50 Fun Facts About Earth for Kids to Fascinate Your Elementary Students

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Updated | 6 min read

Earth is the one place everyone on the planet calls home. Although April brings us Earth Day and Earth Month, you can share fun facts about Earth any time of year with students of all ages to get them excited about the planet we all call home.

The teacher team at Teach Starter has compiled a list of fascinating earth facts to pack into your science lesson plans, for Earth Day or even to use as a fun daily fact on the whiteboard each morning. We’ve packed in a series of fun length and distance facts about Earth that can easily be turned into word problems in math class, plus a ton of trivia. Read on for a collection of “fun facts” plus a few of our teacher team’s favorite ways to sneak these into lesson planning.

Fun Facts About Earth for Kids

1. The Earth’s longest mountain range is underwater! It is 50,000 miles long and is called the Atlantic Mid-Ocean Ridge System

2. Earth may be the fifth largest planet in our solar system, but it’s the largest terrestrial planet. Terrestrial planets are planets that are made up of rocks or metals with a hard surface.

3. The Earth’s diameter (the distance through the middle) is 7,917.5 miles (12,800 km). That’s about the length of 116,150 football fields.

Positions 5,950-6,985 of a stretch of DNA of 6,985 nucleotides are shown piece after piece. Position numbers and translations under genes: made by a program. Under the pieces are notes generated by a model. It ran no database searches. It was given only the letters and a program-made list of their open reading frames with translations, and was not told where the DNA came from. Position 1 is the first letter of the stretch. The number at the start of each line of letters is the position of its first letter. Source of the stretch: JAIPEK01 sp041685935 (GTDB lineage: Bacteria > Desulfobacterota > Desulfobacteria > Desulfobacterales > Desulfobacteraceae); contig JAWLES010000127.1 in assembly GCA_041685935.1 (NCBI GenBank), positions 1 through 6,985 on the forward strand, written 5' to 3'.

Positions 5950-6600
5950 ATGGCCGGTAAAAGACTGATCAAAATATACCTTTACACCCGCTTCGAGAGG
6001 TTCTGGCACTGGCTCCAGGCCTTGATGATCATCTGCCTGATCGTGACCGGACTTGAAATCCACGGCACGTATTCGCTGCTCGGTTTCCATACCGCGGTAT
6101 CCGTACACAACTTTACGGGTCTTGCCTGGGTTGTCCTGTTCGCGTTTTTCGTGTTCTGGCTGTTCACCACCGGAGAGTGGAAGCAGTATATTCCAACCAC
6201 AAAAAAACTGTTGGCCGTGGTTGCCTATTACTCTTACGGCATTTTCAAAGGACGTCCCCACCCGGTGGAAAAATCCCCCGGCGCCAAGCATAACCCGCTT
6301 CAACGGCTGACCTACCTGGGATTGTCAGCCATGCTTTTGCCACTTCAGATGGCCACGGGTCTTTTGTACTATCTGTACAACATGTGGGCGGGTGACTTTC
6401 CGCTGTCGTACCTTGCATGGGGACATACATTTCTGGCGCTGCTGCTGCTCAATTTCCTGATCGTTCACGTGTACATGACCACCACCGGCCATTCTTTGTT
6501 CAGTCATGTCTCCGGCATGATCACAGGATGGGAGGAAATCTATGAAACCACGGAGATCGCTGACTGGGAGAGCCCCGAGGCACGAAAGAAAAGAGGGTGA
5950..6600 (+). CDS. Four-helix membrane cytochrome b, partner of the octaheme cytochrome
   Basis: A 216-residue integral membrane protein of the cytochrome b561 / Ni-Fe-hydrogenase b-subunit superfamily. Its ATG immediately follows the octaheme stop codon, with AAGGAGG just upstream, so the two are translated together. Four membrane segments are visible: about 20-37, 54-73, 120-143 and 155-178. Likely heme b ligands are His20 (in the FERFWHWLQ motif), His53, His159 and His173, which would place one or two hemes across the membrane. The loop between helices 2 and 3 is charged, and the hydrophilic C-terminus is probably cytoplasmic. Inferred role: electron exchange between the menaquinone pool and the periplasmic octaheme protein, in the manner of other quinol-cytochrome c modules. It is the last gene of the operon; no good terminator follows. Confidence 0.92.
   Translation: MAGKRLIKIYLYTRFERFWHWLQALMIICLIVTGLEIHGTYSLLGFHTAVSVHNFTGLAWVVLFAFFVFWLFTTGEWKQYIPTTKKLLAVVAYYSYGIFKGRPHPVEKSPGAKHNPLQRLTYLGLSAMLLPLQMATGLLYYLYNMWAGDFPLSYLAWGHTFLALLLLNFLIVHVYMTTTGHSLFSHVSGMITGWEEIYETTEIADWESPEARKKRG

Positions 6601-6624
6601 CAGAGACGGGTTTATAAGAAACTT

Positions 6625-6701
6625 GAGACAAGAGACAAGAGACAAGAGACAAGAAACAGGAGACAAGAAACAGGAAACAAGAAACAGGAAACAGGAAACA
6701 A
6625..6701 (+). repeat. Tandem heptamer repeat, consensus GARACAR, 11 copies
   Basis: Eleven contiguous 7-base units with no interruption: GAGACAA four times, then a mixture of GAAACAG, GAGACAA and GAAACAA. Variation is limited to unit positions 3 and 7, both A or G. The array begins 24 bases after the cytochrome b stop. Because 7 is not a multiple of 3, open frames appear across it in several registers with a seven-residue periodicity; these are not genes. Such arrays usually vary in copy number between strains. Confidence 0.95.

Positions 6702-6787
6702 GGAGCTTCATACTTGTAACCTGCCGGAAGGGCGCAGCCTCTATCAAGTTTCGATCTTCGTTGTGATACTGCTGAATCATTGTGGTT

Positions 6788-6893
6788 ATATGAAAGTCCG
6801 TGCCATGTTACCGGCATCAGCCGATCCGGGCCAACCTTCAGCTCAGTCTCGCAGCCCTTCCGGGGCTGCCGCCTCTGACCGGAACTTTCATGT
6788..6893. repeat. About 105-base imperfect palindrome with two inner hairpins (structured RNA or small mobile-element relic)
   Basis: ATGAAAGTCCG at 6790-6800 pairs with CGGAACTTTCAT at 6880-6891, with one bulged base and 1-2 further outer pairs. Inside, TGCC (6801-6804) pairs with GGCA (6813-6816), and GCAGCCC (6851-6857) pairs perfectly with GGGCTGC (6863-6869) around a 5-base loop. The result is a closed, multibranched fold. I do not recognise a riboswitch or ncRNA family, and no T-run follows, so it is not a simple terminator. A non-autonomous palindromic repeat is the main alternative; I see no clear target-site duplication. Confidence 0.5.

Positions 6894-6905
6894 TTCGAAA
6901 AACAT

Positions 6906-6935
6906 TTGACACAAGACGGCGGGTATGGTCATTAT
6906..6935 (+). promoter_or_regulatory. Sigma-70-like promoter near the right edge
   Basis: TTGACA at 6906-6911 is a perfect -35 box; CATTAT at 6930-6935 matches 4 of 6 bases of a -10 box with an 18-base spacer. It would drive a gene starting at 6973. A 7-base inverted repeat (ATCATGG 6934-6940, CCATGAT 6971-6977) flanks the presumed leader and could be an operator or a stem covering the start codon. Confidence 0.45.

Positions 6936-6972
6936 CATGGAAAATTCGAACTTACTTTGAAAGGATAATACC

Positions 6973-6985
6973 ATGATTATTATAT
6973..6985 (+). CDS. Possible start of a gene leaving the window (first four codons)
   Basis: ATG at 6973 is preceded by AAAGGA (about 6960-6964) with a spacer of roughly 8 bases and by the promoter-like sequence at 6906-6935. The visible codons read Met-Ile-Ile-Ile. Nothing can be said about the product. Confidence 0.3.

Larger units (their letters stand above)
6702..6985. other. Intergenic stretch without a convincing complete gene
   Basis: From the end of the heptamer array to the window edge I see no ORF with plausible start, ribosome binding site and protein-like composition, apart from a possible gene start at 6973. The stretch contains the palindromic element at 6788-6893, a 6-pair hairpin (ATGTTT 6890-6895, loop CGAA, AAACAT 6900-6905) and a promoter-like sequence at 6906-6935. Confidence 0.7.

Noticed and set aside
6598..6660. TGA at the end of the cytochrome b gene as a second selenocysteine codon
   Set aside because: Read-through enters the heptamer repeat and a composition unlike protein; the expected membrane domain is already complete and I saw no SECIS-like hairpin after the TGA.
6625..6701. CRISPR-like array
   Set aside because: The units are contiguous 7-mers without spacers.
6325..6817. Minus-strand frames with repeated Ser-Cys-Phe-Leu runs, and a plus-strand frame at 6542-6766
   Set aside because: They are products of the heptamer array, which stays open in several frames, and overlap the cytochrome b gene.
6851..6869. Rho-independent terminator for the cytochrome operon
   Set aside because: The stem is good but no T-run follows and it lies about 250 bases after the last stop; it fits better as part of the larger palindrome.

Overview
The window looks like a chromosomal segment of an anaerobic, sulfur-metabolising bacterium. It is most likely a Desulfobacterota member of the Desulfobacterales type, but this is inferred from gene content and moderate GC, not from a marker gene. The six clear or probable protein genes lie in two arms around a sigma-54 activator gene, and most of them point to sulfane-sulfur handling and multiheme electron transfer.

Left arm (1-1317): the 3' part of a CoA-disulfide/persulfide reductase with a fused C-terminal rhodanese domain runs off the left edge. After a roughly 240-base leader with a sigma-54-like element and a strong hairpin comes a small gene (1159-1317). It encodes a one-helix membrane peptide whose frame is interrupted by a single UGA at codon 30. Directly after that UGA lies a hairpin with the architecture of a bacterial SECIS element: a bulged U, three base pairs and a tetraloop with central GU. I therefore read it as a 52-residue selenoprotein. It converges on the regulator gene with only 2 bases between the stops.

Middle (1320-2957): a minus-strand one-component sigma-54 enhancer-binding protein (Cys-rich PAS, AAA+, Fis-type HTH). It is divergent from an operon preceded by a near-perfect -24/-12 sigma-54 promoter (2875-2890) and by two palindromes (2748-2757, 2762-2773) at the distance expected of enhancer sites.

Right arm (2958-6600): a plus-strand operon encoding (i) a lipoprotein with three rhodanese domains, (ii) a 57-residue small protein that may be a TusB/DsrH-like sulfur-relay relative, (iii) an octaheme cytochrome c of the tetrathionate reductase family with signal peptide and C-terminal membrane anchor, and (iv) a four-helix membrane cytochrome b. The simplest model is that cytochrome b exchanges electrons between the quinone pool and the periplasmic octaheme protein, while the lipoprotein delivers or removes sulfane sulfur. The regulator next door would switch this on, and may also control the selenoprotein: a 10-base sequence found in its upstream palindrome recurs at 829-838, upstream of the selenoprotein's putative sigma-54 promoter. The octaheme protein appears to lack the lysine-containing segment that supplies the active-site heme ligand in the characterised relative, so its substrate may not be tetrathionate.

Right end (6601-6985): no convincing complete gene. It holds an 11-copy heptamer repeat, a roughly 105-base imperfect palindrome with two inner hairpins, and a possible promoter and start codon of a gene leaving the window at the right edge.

4. The Earth travels around the sun at 67,000 miles per hour! Comparatively, the average speed of a racecar is 200 miles per hour. Our Earth is moving FAST!

5. It takes the Earth 365 days to complete one entire orbit around the sun. We call this orbit a year.

6. The Earth is tilted 23.4 degrees on its “axis” which is an imaginary straight line through the middle of the planet.

Want to dive right into earth resources and activities? Browse our Earth science printables.

7. The Earth is not only tilted on its imaginary axis, but it also spins. We have daytime and nighttime because of its rotation.

8. The Earth spins on its axis at 1,000 miles per hour. That’s 11 times as fast as a fastball thrown by a Major League Baseball pitcher.

9. The tilt of the Earth is what creates the four seasons — spring, summer, fall, and winter.

10. Earth looks like a ball shape or sphere, but it actually isn’t perfectly round. Our home planet bulges slightly around the equator.

Earth's Poles - Teach Starter

11. The honey mushroom (Armillia bulbosa) fungus in Oregon is the largest and oldest living organism in the world. It spans 2,200 acres. That’s about a 10th of the size of the entire Disney World theme park in Florida.

12. The word Earth is at least 1,000 years old. It originates from Old English and German words meaning ground.

13. The North Pole is located in the middle of the Arctic Ocean on drifting ice. That means it’s difficult for scientists to study, and it also means it moves.

14. Earth is the only planet in our solar system that is known to support life. Its distance from the Sun means it’s not too hot or cold for living things to survive.